The regulatory link of pension liabilities to inflation and the requirement to value pension liabilities based on market yield curves have led to a circular behavior between the need for de-risking (more demand for linkers) and market yield levels. As pension funds seek to buy more index-linked gilts, they cause real yields to decrease. Lower yields, in turn, lead to growing deficits at the aggregate level as liabilities are discounted using these rates. As deficits widen, pension funds are under more pressure to more closely match the interest rate sensitivity of the liabilities, hence being forced to buy more at the lower yields, which imply lower future returns! For instance, according to the PPF, in July 2015, pension fund liabilities increased by 3.4%, reflecting reductions in conventional and index-linked gilt yields. During the same period, assets rose by 1.5%, with overall pension fund deficits widening by 1.9% – and that is just one month.

The implications for investors
In our view, the choice is simple. Investors who have no regulatory need to own UK index-linked bonds can potentially get better value in other global ILB markets. Valuations are fundamentally much more attractive in the U.S. TIPS market. We believe investors constrained by pension fund regulations to invest only in the UK would be better off spreading their exposures between index-linked gilts and conventional gilts. As Figure 3 shows, the current (RPI) inflation rate implied by index-linked gilts in order to break even with conventional gilts is 3.5%, well above the Bank of England target inflation rate. Unless regulations that offer cheap funding are the government’s goal, the best long-term solution in our view would be to relax regulations that cause adverse investor behavior, i.e., forcing pension funds into assets that are guaranteed to return less than the inflation rate if held to maturity.

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The Author

Mihir P. Worah

CIO Asset Allocation and Real Return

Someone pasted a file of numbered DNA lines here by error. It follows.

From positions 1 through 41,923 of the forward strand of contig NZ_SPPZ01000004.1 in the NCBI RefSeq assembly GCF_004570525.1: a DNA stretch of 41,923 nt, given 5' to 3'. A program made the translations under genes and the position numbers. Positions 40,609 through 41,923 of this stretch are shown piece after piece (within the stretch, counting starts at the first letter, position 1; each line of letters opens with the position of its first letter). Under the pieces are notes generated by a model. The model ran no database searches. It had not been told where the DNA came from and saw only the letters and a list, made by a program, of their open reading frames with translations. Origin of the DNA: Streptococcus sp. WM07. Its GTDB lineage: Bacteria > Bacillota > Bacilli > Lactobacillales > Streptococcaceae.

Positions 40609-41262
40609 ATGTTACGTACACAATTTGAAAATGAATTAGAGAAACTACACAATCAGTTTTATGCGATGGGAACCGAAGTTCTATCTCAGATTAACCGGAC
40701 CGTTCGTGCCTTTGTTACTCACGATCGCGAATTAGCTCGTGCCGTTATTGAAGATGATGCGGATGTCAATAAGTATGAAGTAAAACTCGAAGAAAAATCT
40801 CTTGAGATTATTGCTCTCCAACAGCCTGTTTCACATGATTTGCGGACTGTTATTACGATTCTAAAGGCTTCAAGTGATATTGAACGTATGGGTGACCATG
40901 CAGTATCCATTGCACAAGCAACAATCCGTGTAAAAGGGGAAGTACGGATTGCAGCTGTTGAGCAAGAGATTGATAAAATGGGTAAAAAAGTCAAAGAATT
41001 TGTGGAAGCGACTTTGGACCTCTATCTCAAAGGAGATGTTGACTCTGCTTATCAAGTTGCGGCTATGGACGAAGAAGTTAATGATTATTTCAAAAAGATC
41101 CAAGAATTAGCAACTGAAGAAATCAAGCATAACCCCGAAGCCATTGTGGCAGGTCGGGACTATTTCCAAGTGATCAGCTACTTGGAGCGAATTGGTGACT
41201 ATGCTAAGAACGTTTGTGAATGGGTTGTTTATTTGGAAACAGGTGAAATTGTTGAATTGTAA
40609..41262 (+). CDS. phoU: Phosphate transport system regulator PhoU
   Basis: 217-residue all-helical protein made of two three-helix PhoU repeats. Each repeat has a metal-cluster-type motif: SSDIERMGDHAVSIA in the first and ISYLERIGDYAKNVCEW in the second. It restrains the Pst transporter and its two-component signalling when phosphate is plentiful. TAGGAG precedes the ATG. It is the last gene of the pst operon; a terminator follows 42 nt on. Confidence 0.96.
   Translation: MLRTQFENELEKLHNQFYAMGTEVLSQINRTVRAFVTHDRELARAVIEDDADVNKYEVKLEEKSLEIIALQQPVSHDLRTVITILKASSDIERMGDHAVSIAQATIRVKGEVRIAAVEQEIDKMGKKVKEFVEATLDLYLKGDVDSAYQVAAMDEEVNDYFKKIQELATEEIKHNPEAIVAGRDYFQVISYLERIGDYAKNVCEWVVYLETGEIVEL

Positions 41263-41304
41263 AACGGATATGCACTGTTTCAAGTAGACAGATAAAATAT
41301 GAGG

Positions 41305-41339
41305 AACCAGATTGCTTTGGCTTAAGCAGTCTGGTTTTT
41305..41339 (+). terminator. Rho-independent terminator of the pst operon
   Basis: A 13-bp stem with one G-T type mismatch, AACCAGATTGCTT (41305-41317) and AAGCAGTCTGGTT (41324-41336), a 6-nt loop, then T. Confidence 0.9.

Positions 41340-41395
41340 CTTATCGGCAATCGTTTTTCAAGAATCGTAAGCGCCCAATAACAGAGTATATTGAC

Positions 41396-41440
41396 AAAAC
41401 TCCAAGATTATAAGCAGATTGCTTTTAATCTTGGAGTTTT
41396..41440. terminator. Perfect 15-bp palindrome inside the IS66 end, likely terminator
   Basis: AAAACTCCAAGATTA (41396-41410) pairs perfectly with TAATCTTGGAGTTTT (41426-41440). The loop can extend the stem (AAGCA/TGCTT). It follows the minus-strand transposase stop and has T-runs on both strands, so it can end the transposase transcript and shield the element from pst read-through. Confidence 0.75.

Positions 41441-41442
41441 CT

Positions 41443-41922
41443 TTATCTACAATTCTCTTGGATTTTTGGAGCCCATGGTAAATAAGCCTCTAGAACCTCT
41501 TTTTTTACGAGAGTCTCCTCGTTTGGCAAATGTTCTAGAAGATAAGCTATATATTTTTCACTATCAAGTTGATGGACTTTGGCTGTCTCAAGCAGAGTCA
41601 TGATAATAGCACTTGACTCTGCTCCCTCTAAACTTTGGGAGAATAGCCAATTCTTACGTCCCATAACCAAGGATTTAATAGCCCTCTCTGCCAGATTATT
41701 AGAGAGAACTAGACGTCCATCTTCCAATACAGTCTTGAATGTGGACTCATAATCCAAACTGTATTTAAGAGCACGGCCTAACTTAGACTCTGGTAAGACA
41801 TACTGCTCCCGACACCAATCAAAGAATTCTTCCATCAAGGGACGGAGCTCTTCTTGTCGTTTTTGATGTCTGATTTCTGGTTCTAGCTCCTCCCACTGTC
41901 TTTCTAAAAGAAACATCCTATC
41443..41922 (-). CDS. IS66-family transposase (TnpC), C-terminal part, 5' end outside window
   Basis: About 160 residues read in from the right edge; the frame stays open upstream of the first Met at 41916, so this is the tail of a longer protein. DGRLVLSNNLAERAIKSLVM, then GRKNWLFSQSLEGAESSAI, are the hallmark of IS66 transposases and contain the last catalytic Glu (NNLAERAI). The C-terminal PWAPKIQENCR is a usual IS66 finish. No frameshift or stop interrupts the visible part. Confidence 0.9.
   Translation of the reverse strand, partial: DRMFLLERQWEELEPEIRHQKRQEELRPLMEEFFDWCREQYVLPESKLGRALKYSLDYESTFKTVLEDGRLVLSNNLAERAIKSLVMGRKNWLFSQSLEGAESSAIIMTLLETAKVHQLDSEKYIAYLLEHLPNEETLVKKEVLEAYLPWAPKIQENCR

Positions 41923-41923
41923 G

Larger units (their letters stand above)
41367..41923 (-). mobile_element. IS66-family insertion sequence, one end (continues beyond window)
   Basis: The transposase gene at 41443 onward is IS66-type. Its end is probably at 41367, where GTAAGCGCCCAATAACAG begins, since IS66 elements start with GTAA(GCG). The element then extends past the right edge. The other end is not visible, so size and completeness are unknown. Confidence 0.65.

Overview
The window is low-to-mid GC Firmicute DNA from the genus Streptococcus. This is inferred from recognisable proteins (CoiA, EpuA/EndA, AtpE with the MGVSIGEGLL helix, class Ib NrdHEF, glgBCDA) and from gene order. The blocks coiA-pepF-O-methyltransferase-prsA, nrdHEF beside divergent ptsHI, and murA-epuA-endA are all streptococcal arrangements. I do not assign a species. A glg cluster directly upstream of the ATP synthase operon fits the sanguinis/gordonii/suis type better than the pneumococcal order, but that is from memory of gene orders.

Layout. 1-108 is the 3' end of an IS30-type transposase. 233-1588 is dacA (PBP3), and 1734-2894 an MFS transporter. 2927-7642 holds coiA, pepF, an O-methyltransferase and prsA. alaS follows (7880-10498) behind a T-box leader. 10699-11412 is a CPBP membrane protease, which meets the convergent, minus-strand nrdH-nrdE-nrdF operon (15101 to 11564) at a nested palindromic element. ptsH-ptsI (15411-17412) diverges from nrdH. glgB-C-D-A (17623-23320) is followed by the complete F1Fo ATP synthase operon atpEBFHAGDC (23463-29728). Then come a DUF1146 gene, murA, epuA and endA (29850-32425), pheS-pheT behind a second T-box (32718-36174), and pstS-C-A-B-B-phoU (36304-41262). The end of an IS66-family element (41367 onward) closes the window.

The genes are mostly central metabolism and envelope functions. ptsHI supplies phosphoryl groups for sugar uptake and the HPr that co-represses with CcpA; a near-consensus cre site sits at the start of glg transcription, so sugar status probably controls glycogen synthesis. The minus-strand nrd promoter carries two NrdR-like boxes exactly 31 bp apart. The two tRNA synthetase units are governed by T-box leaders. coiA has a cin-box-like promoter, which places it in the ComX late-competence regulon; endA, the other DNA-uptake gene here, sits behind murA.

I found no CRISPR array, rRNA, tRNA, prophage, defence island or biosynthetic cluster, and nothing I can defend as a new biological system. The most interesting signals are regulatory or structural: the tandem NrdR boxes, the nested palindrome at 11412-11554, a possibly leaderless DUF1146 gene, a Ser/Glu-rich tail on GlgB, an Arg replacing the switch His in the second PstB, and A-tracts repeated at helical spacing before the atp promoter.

Mike Amey

Head of Sterling Portfolio Management

Berdibek Ahmedov

Product Manager, Global and Real Return

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Disclosures


Past performance is not a guarantee or a reliable indicator of future results.
Investing in the bond market is subject to risks, including market, interest rate, issuer, credit, inflation risk, and liquidity risk. The value of most bonds and bond strategies are impacted by changes in interest rates. Bonds and bond strategies with longer durations tend to be more sensitive and volatile than those with shorter durations; bond prices generally fall as interest rates rise, and the current low interest rate environment increases this risk. Current reductions in bond counterparty capacity may contribute to decreased market liquidity and increased price volatility. Bond investments may be worth more or less than the original cost when redeemed. Investing in foreign-denominated and/or -domiciled securities may involve heightened risk due to currency fluctuations, and economic and political risks, which may be enhanced in emerging markets. Sovereign securities are generally backed by the issuing government. Obligations of U.S. government agencies and authorities are supported by varying degrees, but are generally not backed by the full faith of the U.S. government. Portfolios that invest in such securities are not guaranteed and will fluctuate in value. Inflation-linked bonds (ILBs) issued by a government are fixed income securities whose principal value is periodically adjusted according to the rate of inflation; ILBs decline in value when real interest rates rise. Treasury Inflation-Protected Securities (TIPS) are ILBs issued by the U.S. government.

The U.K. Consumer Price Index (CPI) measures the change in prices for retail goods and services, including food and gas. The CPI is the key measure of inflation for the UK and is used by the Bank of England in making interest rate decisions. The report tracks changes in the price of a basket of goods and services that a typical British household might purchase. An increase in the index indicates that it takes more Sterling to purchase this same set of basic consumer items. It is not possible to invest directly in an unmanaged index.